Study Guide

The Art of Fielding Literature and Writing

By Chad Harbach

Literature and Writing

At the end of that dismal '69 season—the Sugar Maples won just one game—Affenlight turned in his helmet. Football had been a diversion; he had a purpose now, and the purpose was to read. (6.10)

Affenlight and Owen have something in common: a love for sports and for reading. But although Affenlight puts sports aside in favor of reading, Owen decides to combine the two… to disastrous results.

He wrote his dissertation in the kind of white heat in which he'd always imagined writing a novel—the kind of white heat in which his hero Melville, over six torrid months in a barn in Western Massachusetts, had written the greatest novel the world had ever seen. (6.18)

Not only does Guert idolize Herman Melville, he fancies himself to be a bit like Melville too. But why doesn't he continue writing? Melville didn't write just one book, but that's all Guert penned.

"Him and his goddamn books." (9.23)

The coach blames Owen and his reading for Owen getting hit in the face by a baseball, and we have to agree with him. We love reading as much as the next person, but couldn't he put the book down during the games he's supposed to be playing?

"Was I reading?"

Affenlight nodded. "I warned you. It's a dangerous pastime." (15.16-15.17)

We're not sure when Affenlight warned Owen that reading was a "dangerous pastime" or what the context was, but here it's a joke about how Owen's divided attention ended up getting him injured.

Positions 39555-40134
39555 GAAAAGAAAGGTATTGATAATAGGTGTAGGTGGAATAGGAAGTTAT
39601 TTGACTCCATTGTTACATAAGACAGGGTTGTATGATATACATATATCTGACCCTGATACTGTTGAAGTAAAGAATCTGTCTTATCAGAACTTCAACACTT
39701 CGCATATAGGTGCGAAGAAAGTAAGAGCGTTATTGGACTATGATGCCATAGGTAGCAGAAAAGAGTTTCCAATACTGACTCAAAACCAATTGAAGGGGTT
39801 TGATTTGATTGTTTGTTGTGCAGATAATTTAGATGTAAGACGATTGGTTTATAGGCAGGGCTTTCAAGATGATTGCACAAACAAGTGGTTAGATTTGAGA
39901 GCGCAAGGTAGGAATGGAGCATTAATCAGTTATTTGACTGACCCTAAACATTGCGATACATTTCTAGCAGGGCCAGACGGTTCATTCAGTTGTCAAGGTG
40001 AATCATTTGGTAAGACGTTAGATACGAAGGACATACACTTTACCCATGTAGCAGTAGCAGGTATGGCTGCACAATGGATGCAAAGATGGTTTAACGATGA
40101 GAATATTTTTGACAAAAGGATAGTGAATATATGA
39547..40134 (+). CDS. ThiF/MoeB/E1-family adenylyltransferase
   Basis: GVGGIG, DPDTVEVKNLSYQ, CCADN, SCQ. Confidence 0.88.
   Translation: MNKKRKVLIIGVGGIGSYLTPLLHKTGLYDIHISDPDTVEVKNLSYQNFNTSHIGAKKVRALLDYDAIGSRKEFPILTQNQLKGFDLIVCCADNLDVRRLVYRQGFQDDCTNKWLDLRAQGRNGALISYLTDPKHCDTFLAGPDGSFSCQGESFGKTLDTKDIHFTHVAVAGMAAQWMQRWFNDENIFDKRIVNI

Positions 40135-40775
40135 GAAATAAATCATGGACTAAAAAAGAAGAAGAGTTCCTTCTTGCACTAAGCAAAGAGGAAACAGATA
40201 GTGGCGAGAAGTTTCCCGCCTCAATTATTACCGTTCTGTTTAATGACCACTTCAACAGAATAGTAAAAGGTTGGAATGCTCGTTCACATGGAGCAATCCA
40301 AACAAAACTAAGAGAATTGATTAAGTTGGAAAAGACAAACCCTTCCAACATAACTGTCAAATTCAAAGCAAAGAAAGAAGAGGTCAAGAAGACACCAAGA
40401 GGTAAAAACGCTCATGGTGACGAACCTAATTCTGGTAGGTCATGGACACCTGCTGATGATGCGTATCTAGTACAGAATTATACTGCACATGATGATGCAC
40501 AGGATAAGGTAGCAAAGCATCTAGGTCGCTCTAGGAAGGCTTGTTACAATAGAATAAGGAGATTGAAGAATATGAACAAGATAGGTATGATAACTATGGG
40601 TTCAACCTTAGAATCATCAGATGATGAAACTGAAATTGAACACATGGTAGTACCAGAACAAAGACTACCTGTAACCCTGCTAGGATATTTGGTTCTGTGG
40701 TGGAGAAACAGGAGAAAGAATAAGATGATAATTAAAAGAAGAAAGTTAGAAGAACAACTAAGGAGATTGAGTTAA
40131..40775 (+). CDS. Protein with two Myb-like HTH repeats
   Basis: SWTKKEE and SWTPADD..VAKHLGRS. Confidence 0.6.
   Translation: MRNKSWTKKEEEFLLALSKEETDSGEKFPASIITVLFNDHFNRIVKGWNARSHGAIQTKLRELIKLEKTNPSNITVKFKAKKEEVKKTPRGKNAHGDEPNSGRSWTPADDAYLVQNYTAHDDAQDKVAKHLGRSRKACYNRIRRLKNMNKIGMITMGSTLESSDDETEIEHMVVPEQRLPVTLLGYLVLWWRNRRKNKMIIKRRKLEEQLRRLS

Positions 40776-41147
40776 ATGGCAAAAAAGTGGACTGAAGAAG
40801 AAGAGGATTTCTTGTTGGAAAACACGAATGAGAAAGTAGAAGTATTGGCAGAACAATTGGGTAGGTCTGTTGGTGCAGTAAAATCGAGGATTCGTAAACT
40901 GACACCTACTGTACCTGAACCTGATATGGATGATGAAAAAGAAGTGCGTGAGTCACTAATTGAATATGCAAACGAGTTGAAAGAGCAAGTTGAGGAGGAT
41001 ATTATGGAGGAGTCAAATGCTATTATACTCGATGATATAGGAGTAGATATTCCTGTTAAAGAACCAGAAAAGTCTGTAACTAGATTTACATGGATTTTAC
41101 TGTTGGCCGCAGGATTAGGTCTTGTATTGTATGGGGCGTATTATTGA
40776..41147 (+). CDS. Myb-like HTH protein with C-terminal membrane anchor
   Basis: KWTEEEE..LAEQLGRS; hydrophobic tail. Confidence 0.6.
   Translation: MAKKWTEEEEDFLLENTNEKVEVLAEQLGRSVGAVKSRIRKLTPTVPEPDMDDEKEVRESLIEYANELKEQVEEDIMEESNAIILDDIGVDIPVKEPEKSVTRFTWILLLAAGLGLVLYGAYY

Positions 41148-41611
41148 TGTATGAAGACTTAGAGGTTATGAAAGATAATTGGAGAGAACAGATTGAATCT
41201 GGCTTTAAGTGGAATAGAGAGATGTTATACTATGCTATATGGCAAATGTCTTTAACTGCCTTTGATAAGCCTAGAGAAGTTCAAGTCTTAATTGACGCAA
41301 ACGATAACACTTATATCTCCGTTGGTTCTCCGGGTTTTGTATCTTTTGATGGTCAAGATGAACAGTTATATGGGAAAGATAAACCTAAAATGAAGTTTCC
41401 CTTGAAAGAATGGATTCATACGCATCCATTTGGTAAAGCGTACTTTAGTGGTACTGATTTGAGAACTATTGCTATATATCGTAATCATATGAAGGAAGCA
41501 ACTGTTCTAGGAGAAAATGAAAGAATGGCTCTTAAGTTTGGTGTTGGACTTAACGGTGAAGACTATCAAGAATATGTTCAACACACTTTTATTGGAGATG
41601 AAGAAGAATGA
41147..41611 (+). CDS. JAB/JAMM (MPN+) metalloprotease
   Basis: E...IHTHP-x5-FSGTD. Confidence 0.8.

"You're talking to a man who's writing a two-hundred-page paper about Marcus Aurelius." (18.64)

We're not sure when Mike finds the time to do all this with all the baseball training, but it seems that he's able to fit his  academic writing into his schedule somehow.

But Whitman! What was he thinking? Reading aloud was already borderline intimate, one voice, two pairs of ears, well-shaped words—you didn't need to press your luck. (22.9)

For Guert, reading aloud to Owen is a big step in their budding relationship, and he's not excited about sharing this intimacy in front of Owen's mother. He wouldn't kiss her son in front of her, and he doesn't want to read to him either.

Pella could cruise through James or Austen or Pynchon at seventy pages an hour and remember everything, like she'd been born to the task. (34.107)

Pella's magic speed-reading ability must be genetic. She didn't learn it in college, because she dropped out of high school.

And they smooched awhile and read aloud a bit from Lear, and Owen left. (38.26)

After learning how intimate Guert finds reading aloud, it's not surprising to discover that he and Owen squeeze a little bit of reading time into their afternoon delight ritual.

A copy of the new Murakami novel, its cover an opulent yellow, poked out of her jacket pocket, bought at the campus bookstore to commemorate her first-ever paycheck. (47.2)

Earlier, Pella stressed about leaving her underpants at Mike's apartment and dreamed of buying more with her first paycheck. (Were they her only pair?) But while we never see her buy more undies, she does buy a book. The moral: go commando, read instead.

Literature could turn you into an asshole. […] It could teach you to treat real people the way you did characters, as instruments of your own intellectual pleasure, cadavers on which to practice your critical faculties. (50.25)

Affenlight disapproves of Aparicio analyzing Henry as though he's a literary character, but doesn't Affenlight do the same thing to Owen, or to himself? And Pella definitely uses her dad as a literal "cadaver on which to practice [her] critical faculties" at the end of the novel.

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